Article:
Spatial pattern correlations of the two leading EOFs of North Pacific SST in the ERSST (Figs. 1e,f) with those in the no-ENSO run and ENSO run (Figs. 1a–d), respectively. Values in parentheses are the temporal correlations between the two leading PC time series of the CFS SSTs and corresponding time series of projection coefficients of the model SSTs onto the observed PDO (Fig. 1e) and NPGO (Fig. 1f) patterns.

The power spectra of the PDO and NPGO in the no-ENSO run are shown in Fig. 2 (orange lines) together with those in the ERSST (black lines), obtained based on the analyses of the corresponding normalized PC time series. Each PC from the 500-yr model simulation is divided into five segments of 100 yr, which is comparable to the 100 yr in the ERSST. The power spectra shown in Fig. 2 for the CFS are an average of the spectra for the five segments. The statistical significance of spectral peaks is assessed by comparing these peaks to corresponding red-noise spectrum.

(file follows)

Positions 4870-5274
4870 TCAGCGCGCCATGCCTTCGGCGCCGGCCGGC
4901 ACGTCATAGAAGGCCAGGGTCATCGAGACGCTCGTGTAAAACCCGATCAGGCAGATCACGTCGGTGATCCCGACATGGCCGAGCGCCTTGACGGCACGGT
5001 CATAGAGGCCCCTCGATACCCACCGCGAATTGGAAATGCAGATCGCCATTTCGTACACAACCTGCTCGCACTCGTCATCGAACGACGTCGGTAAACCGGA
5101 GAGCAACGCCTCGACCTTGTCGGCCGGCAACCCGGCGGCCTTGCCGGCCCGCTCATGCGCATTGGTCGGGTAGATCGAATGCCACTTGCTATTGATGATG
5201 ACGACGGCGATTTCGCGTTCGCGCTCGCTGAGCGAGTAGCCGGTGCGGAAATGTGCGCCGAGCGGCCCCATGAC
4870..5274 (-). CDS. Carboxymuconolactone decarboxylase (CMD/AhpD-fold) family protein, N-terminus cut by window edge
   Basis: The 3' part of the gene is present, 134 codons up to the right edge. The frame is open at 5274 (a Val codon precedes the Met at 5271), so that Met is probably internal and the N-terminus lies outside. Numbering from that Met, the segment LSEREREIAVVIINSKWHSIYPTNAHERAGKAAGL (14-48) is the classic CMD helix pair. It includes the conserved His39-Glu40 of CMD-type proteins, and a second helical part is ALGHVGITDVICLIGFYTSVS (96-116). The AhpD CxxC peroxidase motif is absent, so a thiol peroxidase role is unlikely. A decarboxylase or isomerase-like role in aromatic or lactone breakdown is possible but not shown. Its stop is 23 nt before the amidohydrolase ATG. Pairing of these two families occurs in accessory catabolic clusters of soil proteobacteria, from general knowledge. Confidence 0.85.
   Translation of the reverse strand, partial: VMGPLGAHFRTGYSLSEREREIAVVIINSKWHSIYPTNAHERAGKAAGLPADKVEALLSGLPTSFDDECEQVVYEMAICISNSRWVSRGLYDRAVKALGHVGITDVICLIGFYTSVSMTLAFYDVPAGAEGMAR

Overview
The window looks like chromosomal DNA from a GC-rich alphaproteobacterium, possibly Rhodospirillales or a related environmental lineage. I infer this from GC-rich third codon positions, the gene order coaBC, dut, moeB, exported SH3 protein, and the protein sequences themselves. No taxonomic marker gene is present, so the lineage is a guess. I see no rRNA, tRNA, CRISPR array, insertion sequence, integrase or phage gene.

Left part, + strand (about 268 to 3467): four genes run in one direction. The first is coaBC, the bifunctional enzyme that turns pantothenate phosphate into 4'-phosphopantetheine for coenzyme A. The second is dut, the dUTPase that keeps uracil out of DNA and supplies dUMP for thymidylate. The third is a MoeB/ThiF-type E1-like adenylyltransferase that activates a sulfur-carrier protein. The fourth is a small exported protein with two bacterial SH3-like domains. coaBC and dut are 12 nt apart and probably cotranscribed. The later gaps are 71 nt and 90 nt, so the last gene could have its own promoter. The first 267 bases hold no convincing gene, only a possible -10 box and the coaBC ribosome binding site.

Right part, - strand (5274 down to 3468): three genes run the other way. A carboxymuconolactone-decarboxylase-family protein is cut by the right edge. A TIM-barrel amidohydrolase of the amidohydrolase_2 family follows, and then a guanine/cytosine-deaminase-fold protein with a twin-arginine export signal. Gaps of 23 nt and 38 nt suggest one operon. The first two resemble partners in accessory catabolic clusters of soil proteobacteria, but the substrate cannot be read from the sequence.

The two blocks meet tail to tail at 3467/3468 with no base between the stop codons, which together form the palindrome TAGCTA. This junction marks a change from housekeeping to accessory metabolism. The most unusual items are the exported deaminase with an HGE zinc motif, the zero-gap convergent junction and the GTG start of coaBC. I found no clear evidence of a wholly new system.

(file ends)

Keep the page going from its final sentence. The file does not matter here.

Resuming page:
Fig. 2.

Power spectra of the normalized PC time series for the (a) PDO and (b) NPGO in the no-ENSO run (orange), ENSO run (green), and ERSST (black); and (c) power spectra of normalized time series of Niño-3.4 SST in the no-ENSO run (blue), ENSO run (red), and ERSST (black). The power spectra for the CFS data are averages over five 100-yr segments. Dashed lines are corresponding red-noise spectra. Blue and red dots in (a) and (b) denote the frequency at which the difference in power between the no-ENSO run and ENSO run exceeds the 95% and 99% significance levels, respectively, based on a t test.

Fig. 2.